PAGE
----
By John Taishu Pitt*
Less than a week before leaving office in January, the Trump administration released the result of its investigation into Vietnam’s currency practices. Despite concluding that Vietnam’s practices were ‘unreasonable and burden or restrict US commerce’ and thereby actionable under Section 301 of the US Trade Act, the US Trade Representative (USTR) chose not to take any action. It is now up to the Biden administration to decide what, if any, action to take.
Many have argued that Vietnam benefited from the so-called trade war between the United States and China, particularly since the imposition of Section 301 tariffs against Chinese imports starting in 2018.
One indicator often cited is the rapidly growing US trade deficit with Vietnam. In 2020, Vietnam had the third largest trade surplus in goods against the United States at US$69.7 billion (a 24.9 per cent year-on-year growth from 2019) — overtaking Japan and Germany. From 2018–2020, the Chinese trade surplus with the United States declined by more than US$108.2 billion (a drop of 25.8 per cent), while the trade surplus of Vietnam increased by more than US$30.2 billion (an increase of 76.4 per cent). Given the Trump administration’s aim to curb the overall US trade deficit, observers have long warned that Vietnam’s currency valuation could end up the focus of action as a proxy to target Vietnam’s trade surplus.
While there were intense talks during the Trump administration — including a call between Trump and Vietnamese Prime Minister Nguyen Xuan Phuc — there are no reports suggesting any ongoing talks with the Biden administration.
When the Trump administration withdrew from the Trans-Pacific Partnership (TPP), it also abandoned currency provisions that would have allowed the two countries to address currency valuation issues multilaterally with enhanced transparency and accountability. But the TPP did not include an enforcement mechanism, which led industry groups such as the United Auto Workers union to oppose it. Given these concerns, the United States–Mexico–Canada Agreement (USMCA), negotiated under the Trump administration, does contain an enforceable mechanism.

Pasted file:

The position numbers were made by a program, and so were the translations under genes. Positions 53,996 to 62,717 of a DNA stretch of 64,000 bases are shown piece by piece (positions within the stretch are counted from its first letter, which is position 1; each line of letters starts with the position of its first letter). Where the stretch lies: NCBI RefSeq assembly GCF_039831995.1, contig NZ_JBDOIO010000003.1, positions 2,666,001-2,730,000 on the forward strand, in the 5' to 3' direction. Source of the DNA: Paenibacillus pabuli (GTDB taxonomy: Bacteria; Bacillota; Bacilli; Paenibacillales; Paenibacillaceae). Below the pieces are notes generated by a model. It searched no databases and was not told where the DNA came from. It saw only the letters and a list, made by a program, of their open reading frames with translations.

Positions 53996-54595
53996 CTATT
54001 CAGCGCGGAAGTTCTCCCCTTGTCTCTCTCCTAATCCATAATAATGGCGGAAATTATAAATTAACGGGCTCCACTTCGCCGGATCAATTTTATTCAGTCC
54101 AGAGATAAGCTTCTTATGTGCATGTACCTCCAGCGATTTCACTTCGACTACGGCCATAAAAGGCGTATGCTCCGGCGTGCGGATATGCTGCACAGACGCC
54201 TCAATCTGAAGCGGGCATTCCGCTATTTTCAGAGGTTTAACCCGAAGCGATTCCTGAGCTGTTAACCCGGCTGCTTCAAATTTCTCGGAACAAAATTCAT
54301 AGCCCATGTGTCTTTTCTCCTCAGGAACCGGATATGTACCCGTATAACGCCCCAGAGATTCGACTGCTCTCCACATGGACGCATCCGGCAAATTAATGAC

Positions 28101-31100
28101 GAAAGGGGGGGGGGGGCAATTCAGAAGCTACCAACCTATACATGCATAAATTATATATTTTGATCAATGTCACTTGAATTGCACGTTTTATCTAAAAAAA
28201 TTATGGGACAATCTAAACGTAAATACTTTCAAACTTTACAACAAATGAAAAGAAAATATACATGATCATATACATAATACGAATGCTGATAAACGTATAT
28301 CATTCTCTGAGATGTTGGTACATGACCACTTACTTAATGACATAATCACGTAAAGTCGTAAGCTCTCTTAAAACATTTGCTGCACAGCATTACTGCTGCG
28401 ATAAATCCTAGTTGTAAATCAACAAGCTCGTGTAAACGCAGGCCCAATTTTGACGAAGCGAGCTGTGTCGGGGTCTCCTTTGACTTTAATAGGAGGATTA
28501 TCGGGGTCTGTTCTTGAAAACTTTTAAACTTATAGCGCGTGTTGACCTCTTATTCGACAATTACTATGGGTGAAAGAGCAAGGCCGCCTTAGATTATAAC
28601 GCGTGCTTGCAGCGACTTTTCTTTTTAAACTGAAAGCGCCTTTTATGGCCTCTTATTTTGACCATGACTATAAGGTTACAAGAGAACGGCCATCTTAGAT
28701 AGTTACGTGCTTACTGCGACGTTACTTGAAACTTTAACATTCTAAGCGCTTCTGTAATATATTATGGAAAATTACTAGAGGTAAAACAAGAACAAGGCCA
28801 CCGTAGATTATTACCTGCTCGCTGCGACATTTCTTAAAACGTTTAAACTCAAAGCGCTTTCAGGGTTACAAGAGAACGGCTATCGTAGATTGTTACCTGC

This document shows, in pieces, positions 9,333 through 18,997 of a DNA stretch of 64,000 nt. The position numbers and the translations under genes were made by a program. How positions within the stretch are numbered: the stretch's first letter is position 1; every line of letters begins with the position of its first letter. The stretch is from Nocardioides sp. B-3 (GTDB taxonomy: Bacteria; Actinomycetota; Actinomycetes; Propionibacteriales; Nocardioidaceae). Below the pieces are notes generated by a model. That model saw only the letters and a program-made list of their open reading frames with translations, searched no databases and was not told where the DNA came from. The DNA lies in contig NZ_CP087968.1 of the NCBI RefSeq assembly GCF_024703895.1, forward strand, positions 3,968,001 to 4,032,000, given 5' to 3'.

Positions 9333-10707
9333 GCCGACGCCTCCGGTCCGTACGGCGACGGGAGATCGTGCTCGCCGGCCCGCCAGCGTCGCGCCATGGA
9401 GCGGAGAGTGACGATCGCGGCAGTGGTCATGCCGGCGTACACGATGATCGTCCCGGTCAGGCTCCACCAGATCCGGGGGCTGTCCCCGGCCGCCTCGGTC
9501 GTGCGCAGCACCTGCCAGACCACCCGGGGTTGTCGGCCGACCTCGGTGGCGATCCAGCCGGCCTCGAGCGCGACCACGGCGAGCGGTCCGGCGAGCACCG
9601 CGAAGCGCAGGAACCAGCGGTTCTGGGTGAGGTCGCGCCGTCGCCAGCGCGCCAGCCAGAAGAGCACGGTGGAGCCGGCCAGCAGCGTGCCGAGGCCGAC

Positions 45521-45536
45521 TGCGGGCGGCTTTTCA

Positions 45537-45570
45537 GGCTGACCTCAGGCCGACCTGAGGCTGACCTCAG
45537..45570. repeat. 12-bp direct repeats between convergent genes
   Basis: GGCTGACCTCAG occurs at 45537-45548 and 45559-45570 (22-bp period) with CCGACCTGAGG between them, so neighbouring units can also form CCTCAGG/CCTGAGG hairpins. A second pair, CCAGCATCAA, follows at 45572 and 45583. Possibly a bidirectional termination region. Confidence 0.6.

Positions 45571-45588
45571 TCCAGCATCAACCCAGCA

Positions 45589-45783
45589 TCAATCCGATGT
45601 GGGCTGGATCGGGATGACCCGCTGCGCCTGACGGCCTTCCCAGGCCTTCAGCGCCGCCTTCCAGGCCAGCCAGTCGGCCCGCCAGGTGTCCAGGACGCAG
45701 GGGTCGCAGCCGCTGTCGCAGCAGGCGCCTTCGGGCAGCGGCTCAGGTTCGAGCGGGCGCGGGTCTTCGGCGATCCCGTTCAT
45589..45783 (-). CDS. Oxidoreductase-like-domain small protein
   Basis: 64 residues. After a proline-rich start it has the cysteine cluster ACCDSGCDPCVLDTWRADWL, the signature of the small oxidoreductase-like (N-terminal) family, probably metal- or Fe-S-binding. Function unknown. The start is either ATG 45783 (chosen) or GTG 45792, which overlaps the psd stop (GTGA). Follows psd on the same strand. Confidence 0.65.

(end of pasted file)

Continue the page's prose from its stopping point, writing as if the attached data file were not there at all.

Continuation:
US President Joe Biden and USTR Katherine Tai have been reluctant to endorse the TPP. If Biden believes that repairing relations and embracing multilateralism is part of his ‘return to normalcy’, one way to address the currency issue is returning to the negotiating table for the TPP. He could revisit provisions suspended under the Comprehensive and Progressive Agreement for Trans-Pacific Partnership (CPTPP) and avoid a more unilateral approach such as using Section 301.
The Section 301 Report provides three key findings in which Vietnam’s practices under investigation are actionable. It does not provide clear criteria for finding currency manipulation and instead heavily relies on Treasury Department conclusions.
First, Vietnam’s currency undervaluation lowers the cost of Vietnamese imports into the United States, which undermines the competitiveness of domestic US firms. Second, it raises the local currency price of US exports to Vietnam, which makes US firms less competitive in Vietnam. Third, Vietnam’s alleged foreign exchange market intervention has coincided with its current account surplus, undermining US export opportunities. Yet some argue that there is insufficient evidence that Vietnam’s central bank is actively devaluing its currency.